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Warp Speed : Time Flies Whether We’re Having Fun or Stressing Out Over Every Ticktock

SPECIAL TO THE TIMES

When Donald Stanwood was a kid, he remembers, summer vacations seemed to last indefinitely. “That substantial succession of days seemed like forever,” he says. “Now, as an adult, mid-June through mid-September goes by in the blink of an eye.”

Like many people, Stanwood, 45, an office worker and part-time author who lives and works in Santa Ana, says he feels like time is flying by at warp speed.

“It’s amazing how quickly a decade goes by,” he says. “We’re almost in the middle of the 1990s, and I still haven’t figured out where the 1970s went. Time passing quickly is sobering, because you realize that your stay here is finite. As you get older, you weigh your present against an increasingly large library of the past.”

For Stanwood, life hit warp speed around his mid-30s.

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“There is a psychological divide when it comes to age,” he says. “Until you hit 35, you can fancy yourself in the twilight of your youth, but once you reach 35 or 36, you’re not a kid anymore.”

Many people are bothered by the fact that time seems to be screeching by, says Ruth Luban, a Laguna Beach psychotherapist who is author of the audiotape and book series “Keeping the Fire: From Burnout to Balance.”

Time passing quickly is especially a problem for people in their personal relationships, she says, noting that the average couple each works 50 hours a week and spends just 12 minutes a day communicating with each other. Weeks can go by before they have a satisfying conversation.

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Technological advances are one reason time is speeding by, Luban says. “All the technology is moving toward accelerating time and everything we do,” she says. “This, in turn, speeds up the nervous system and creates anxiety.”

The irony is that we are trying to control time with all this technology, but that isn’t possible, she says.

“In Western cultures, we see time as linear and operating on a moment-by-moment basis. But time also exists in a more fluid, less definable sense, which is a concept embraced in Eastern cultures,” she says.

For Type-A personalities who constantly follow the clock and think of the future, time tends to speed by, Luban says. “It’s the slower and more deliberate, Type-B personality who has a chance to be in the process of life,” she says.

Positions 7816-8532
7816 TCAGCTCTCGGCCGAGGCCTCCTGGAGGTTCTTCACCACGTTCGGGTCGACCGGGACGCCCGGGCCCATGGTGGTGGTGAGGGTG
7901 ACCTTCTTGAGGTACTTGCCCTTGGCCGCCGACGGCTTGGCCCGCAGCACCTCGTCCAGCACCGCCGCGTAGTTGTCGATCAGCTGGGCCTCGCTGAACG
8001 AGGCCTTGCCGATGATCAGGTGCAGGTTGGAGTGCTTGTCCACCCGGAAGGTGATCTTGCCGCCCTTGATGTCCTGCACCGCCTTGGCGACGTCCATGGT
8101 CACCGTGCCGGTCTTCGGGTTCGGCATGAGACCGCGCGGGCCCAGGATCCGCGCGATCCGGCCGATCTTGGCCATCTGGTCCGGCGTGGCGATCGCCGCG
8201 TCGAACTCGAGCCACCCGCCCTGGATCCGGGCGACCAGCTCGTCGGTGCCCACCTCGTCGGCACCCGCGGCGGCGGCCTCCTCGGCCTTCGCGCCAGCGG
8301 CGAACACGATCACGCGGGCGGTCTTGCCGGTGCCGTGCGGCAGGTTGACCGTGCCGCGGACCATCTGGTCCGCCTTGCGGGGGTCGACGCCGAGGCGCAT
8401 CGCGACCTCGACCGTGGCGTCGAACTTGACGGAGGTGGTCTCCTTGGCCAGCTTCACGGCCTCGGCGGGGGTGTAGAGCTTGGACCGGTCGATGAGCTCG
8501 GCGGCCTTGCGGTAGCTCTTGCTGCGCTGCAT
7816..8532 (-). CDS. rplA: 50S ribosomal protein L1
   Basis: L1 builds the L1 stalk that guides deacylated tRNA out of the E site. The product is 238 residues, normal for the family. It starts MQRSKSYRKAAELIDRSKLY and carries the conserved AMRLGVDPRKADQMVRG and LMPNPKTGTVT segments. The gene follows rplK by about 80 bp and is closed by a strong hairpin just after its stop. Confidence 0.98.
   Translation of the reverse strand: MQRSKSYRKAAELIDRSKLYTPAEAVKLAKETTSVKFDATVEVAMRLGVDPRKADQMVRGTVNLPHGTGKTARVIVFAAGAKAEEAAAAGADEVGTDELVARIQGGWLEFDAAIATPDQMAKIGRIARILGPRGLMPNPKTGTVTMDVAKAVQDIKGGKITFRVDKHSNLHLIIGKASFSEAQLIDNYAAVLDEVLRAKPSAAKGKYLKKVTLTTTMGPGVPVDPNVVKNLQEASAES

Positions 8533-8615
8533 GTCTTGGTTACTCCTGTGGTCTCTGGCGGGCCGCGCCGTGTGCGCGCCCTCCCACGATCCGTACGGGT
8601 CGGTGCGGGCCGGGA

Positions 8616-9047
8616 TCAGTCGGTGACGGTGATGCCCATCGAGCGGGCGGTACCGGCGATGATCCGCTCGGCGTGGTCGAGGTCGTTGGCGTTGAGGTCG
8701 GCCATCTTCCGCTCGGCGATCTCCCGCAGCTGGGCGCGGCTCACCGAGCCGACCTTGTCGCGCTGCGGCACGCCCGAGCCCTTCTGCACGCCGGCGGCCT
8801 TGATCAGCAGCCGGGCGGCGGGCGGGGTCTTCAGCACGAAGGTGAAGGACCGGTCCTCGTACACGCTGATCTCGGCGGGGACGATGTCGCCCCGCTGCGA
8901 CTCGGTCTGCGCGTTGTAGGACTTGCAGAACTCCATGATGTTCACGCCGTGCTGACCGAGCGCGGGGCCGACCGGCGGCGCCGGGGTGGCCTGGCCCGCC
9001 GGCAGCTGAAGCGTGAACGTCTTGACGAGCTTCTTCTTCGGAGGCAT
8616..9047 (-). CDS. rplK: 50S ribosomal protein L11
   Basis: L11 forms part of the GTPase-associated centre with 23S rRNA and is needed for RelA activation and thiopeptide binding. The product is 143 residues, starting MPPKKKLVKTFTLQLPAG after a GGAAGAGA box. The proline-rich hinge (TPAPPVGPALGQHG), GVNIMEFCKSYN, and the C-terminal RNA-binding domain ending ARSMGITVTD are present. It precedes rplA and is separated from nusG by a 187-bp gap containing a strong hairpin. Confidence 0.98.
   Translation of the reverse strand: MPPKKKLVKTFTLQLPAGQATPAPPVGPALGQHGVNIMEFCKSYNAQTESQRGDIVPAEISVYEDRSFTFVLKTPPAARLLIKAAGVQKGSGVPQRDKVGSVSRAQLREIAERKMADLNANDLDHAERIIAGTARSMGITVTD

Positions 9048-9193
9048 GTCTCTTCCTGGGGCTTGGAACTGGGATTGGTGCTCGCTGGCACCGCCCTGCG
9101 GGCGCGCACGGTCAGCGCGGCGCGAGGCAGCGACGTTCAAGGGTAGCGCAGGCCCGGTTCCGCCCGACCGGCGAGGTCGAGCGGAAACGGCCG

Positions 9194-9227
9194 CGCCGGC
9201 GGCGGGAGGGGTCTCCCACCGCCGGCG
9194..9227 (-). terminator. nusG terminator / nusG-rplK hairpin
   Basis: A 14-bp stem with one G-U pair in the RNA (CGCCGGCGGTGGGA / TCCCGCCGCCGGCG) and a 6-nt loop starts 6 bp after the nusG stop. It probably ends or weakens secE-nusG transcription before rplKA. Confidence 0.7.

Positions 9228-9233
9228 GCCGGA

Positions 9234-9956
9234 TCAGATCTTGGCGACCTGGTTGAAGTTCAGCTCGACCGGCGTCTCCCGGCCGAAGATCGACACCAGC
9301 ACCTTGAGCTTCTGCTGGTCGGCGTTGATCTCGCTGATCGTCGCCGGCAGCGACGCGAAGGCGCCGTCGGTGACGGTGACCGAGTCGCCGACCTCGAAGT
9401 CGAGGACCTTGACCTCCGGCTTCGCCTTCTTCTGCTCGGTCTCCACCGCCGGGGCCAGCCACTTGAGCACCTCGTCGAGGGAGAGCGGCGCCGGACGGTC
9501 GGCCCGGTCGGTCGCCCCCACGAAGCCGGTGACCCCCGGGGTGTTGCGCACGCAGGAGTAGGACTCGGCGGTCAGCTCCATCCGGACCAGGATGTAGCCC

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When we forget about the clock and enjoy ourselves, time becomes timeless, Luban says. “It is during ecstatic moments of enjoying something that time is decelerated,” she says.

Patricia Anastos, 37, treasures those magic moments when time seems to stand still.

The 37-year-old promotion marketer for an advertising agency in Irvine thrives on a linear time track at work but relishes those moments when she isn’t on the clock.

“When I forget about my lists and what I want to accomplish and just live in the moment, time becomes fluid,” she says.

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“Just recently my toddler son and I went into the garage to put away some Christmas decorations. He saw a ladder and decided he wanted to learn how to use it. At first I resisted, because his learning to climb on the ladder wasn’t part of my list, but then I agreed to teach him, and we had a wonderful experience. We were in the garage for about half an hour, but we forgot all about time,” she says.

Though Anastos enjoys such moments, it isn’t always easy for her to switch gears.

“I work in a fast-paced, dead line-driven atmosphere that I love,” she says. “I enjoy the rush of adrenaline that comes from staying on schedule and doing a good job within budget.”

Problems arise for Anastos when she tries to apply work standards to home life, especially with her sons, who are 2 1/2 years old and 3 months old.